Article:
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Hiking hits new heights in Sea to Sky

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Whistler is perfectly poised to make the most of the overwhelming interest to adventure outdoors

Alison Taylor

Just as the first signs of summer began to sprout, the air heavy with the smell of the earth reawakening and the promise of another season, Bryce Leigh was exploring in the forest close to Rubble Creek, an area between Squamish and Whistler. Leigh, the president of the Whistler section of the Alpine Club of Canada (ACC), has been hiking in the Sea to Sky area, and beyond, since 1971. There are places in the local backcountry, like Rubble Creek, that are as familiar to him as the contours of his face. Yet, on this particular spring day two years ago, Leigh saw something he had never seen before—a group of people appeared before him in search of the trailhead to picture-perfect Garibaldi Lake … in flip-flops and tank tops. The lake was roughly 9km away with 900m of elevation gain. To top it off, there was probably half a metre of snow on the ground at the alpine.

Leigh relayed all of this information to the group, who he estimated were in their thirties. They were, however, not to be deterred, and carried on in search of the trailhead. Keep in mind, this was May 2020. The Covid-19 pandemic had forced the world into seclusion for the previous three months; everyone wanted to feel the sunshine, to breathe deeply in fresh, clean air, to get some respite from the overwhelming burdens of everyday life at that time.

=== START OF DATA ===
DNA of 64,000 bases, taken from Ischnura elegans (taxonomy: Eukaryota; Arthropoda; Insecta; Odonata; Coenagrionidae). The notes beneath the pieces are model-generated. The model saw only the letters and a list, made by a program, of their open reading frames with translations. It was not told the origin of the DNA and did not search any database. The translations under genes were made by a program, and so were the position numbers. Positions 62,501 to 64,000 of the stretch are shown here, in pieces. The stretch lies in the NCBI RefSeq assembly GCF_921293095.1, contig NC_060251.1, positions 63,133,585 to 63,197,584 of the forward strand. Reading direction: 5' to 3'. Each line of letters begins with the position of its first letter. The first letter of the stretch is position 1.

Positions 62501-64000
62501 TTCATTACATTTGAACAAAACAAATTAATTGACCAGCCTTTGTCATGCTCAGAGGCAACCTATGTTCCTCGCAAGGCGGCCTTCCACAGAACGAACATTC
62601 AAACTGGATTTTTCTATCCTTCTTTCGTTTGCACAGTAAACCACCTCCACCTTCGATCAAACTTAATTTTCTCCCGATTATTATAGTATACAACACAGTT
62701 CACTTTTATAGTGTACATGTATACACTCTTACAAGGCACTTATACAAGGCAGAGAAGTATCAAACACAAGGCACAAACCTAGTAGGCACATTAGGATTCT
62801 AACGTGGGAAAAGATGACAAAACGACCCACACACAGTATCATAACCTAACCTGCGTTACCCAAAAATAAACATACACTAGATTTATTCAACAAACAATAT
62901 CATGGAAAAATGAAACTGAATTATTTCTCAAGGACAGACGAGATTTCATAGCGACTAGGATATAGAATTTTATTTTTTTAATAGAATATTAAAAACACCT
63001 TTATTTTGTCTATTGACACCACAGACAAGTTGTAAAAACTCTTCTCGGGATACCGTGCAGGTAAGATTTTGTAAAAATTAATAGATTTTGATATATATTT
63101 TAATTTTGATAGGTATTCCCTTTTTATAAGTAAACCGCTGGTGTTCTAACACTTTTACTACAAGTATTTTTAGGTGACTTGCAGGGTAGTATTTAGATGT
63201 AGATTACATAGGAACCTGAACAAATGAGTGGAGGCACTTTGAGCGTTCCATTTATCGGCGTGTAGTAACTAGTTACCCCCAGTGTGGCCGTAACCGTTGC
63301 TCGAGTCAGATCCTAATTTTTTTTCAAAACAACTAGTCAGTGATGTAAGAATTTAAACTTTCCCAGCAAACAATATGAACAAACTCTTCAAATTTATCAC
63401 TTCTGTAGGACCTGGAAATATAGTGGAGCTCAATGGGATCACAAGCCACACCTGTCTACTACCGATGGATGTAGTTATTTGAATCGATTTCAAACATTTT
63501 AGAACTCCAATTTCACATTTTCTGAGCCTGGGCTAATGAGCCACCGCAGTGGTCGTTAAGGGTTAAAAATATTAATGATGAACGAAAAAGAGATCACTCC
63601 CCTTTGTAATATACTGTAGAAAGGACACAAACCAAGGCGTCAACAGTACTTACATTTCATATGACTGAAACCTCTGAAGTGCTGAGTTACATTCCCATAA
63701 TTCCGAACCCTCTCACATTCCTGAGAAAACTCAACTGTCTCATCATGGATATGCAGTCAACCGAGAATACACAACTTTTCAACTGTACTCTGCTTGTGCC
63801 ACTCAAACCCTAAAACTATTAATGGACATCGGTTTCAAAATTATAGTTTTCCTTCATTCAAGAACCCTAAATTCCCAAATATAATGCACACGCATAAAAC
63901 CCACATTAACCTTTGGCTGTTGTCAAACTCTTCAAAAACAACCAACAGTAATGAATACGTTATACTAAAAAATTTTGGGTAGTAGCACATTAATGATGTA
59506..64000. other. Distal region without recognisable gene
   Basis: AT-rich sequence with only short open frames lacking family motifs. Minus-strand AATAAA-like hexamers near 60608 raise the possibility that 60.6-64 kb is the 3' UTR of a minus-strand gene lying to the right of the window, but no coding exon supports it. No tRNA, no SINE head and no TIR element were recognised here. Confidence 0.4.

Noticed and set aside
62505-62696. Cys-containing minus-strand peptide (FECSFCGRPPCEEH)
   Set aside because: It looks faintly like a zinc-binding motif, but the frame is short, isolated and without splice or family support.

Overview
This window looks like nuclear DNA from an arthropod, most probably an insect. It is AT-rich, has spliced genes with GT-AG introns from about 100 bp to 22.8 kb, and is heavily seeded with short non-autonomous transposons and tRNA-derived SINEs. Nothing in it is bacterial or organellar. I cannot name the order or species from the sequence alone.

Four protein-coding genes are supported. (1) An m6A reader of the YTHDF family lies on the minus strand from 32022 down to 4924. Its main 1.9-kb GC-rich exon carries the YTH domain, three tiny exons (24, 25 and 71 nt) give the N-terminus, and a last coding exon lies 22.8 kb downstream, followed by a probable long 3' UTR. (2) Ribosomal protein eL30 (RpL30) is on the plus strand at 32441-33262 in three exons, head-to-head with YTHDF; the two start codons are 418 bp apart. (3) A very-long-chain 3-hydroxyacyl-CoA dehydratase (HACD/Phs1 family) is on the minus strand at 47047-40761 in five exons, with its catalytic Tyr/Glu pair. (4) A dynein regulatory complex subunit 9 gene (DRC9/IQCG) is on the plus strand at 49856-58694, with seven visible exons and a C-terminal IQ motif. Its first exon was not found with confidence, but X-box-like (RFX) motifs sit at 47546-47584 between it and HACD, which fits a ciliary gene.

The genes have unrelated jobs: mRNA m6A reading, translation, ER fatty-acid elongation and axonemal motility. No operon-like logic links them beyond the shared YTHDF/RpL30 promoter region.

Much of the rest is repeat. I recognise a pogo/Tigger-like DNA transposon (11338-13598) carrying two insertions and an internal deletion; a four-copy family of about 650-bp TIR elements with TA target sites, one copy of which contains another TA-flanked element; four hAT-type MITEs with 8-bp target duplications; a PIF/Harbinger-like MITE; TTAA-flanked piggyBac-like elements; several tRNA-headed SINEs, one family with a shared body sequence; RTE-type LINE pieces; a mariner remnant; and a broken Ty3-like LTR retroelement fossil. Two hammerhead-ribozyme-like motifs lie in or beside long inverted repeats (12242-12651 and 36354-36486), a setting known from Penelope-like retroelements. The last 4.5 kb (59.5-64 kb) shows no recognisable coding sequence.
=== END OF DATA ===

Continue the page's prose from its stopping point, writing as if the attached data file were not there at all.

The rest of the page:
In Whistler, it’s really easy to be inspired; it’s really easy to be humbled as well,” says Leigh. “It’s great that people are getting out. But they’re not prepared at all.

In recent years, backcountry exploration has skyrocketed in Whistler and everywhere else in B.C. Hiking in particular has boomed as people look for ways to get into nature. And while there are ongoing challenges with this growth, it has also paved the way to welcome new guests and to provide more opportunities to show off the tremendous beauty of the Sea to Sky corridor. Whistler is primed to make the most of this boon.

West Side Story — Sproatt, Rainbow, Skywalk